It was also hugely exciting and a source of great pride to see how many of the key concepts highlighted by the experts in the morning session (more of which later) were reflected in work already been carried out by my IPC heroes.  They really are superstars, and it’s wonderful to know they’re getting to share some of that work at #IP2013 too.

Personal Highlights

As well as sharing my work on Study 3, which explored behavioural drivers to hand hygiene, I also had the opportunity to meet and hear from some leading experts in Infection Prevention.  Here are just a few highlights…

Professor Dale Fisher – offered really useful information about experience in successfully achieving organisational “buy-in”.  Very closely linked to my work and subsequent thoughts on “Meaningful Data”, and thought it was particularly useful to connect with the work of Human Factors (Ergonomics).  Definitely areas to follow up…

Dr Michael Gardam – presented the concept of Front Line Ownership (FLO) as part of a complexity science approach, with the message that solutions to problems may be very context specific. What works for one unit/team/setting may not work for another…  I’m interested in linking this to “Domain Knowledge”, which is a key theme throughout my thesis, so really pleased to see that evidence of successful practice using the FLO approach.

Professor Hugo Sax – provided a clear, logical background for why hand hygiene is vital, with particular emphasis on the role of endogenous infection, something I have discussed, but would like to look at in more depth.  I was particularly interested in the human factors approach, and thought the examples of innovations where error had seemingly been “designed in” through a failure to realise what was intuitive, were very persuasive.  Within hand hygiene I agree that understanding what is intuitive and what requires explicit learning would be of great benefit when designing interventions.

Martin Kiernan – delivering the EM Cottrell Lecture was a clear highlight, not just for me but for the audience as a whole.  Entertaining yet highly informative, “The life and times of the urinary catheter” was a talk spanning 2,000 years, examining (scant!) evidence, demanding action and research, and ending with a self-penned poem.  I don’t think you can ask any more of a speaker can you…except maybe a dance?  Roll on #IP2014…

Finally I also got to meet Pat Cattini and Jon Otter, both of whom made my day possible, and also helped ease my presentation nerves by being wonderfully welcoming, supportive and friendly.  I’m not sure I could have made it to the podium without their reassuring presence in the front row, and it was a fantastic example of the inclusive environment I appreciate from IPS.  Needless to say Jon then gave a flawless and superb talk on targeted MRSA screening – a presentation master class thrown in for free!  I also found out that Pat has an MSc which explored hand hygiene auditing, that she’s familiar with the key papers I’ve based Study 3 on, and that she’s involved in hand hygiene technology trials. In other words, she is my new superhero.

Now, back to the thesis………..the first step on my journey into Infection Prevention!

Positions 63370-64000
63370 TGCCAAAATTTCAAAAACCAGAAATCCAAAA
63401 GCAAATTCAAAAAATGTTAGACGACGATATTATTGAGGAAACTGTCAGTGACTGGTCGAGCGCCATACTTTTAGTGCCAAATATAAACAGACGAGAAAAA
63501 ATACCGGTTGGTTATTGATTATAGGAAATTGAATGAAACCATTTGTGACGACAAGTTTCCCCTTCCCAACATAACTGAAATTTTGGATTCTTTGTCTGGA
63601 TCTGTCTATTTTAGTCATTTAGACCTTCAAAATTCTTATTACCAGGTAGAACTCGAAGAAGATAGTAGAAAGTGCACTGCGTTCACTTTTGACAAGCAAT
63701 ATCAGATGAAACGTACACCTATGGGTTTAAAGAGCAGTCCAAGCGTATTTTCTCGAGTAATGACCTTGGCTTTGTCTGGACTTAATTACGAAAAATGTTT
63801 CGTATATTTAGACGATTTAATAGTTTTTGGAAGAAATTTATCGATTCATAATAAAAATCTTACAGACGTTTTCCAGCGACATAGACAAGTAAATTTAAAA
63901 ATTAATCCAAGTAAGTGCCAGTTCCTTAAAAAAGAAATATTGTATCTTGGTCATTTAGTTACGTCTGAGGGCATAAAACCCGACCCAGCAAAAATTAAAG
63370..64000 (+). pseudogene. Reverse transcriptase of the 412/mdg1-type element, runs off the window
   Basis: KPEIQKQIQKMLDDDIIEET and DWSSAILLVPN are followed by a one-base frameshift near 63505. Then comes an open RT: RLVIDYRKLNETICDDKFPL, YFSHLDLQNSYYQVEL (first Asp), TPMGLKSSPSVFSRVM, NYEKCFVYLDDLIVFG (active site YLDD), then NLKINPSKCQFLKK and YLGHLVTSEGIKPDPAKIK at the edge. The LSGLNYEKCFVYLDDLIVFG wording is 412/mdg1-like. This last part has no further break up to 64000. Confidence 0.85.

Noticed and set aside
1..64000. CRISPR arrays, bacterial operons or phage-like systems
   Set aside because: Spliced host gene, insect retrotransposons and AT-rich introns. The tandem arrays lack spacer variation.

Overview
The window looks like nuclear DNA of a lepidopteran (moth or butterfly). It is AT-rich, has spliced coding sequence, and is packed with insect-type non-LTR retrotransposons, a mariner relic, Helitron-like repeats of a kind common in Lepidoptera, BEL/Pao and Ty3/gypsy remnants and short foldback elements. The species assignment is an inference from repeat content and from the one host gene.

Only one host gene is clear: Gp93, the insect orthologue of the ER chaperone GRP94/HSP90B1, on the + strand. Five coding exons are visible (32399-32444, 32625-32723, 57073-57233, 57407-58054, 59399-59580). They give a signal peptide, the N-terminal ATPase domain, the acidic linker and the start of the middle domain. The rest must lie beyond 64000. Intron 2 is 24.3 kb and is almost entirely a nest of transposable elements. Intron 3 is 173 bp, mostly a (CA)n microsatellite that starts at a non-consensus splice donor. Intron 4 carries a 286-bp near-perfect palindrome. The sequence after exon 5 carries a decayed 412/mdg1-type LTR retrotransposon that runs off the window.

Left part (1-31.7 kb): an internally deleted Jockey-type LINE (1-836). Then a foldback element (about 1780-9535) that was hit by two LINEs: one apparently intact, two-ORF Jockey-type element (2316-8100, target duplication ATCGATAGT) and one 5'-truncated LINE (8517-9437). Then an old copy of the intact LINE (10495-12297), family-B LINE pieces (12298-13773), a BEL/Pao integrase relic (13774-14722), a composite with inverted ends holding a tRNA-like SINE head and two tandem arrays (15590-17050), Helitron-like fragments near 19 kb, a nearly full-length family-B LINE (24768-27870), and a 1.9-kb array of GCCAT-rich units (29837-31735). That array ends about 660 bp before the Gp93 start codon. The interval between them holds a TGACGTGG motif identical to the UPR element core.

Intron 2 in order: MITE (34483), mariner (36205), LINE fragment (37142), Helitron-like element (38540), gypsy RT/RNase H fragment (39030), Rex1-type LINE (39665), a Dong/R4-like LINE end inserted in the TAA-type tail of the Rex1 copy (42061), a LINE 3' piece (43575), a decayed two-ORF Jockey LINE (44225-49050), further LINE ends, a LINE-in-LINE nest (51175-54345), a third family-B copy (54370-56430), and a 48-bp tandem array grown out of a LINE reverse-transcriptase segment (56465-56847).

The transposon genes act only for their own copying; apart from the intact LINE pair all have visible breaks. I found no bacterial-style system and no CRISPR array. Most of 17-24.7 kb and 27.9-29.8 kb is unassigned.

writing

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The past few weeks since finishing data collection have been spent going back over my thesis outline, working out what can be “written up without delay”, what “needs more work”, and what I would ideally like to put in a big box called “never look at again”….

Image from dreamstime.com

Safety deposit box for Dissertation Issues….(Image from dreamstime.com)

Naturally it is that third category that contains rather a lot of the “meat” of the dissertation at the moment, and it takes a lot of self-discipline to ensure that each of the “issues” are logged, so that I can plan to tackle them as I write-up, even if it is not something I can do all at once.  Fortunately I have been able to call on some great sources of assistance so far to help me with each “issue” I have plucked from the box, and therefore I am hoping that over the next few months the balance of what can be “written up without delay and what I’d like to “never look at again” will swing…but one thing is for sure, the whole thesis “needs a lot more work”.

What I have found really useful though, is the use of copious “pictures” to help me translate both my ideas and actions into formats that are easier to communicate – I am now forever drawing process flow diagrams of some kind, showing how my thoughts are flowing, what actions I carried out, and why certain processes were carried out in particular orders.  Whilst these started out as being tools to help me avoid “head-pop“, I have now found that they may well be jolly useful to include in the finished written dissertation, to help the examiner avoid the same fate, and to save the legendary 1,000 words

Learning - Risky Times (Image from ninapaley.com)

Learning – Risky Times (Image from ninapaley.com)

The “head-pop” issue has actually been a serious one this past week, as I’ve succumbed to 2 migraines – which as previously noted are not the best news.  Having to cancel hard to arrange meetings is never a good thing, nor is the time lost to feeling like you’ve just run a marathon. And that’s an analogy I can just about work with these days – except with a migraine you miss out on the shiny medal and cake rewards.  Still, fingers crossed it has just been a blip, and happily I managed to proceed with a re-arranged meeting, during which I learnt some fascinating new information which will help underpin a major theme in my discussion section, and plans for future Post-Doc work.  Well worth the snowy walk up to Warwick Medical School!

I also had a fantastic discussion re: my plans for Post-Doc work, which has really helped clarify the direction I want my research to go in, as well as help motivate me to keep up the pressure to get a thesis draft produced sooner rather than later.  More details on this further down the line, suffice to say Hand Hygiene remains close to my heart!

Icing on the Cake - going literal...

Icing on the Cake – going literal…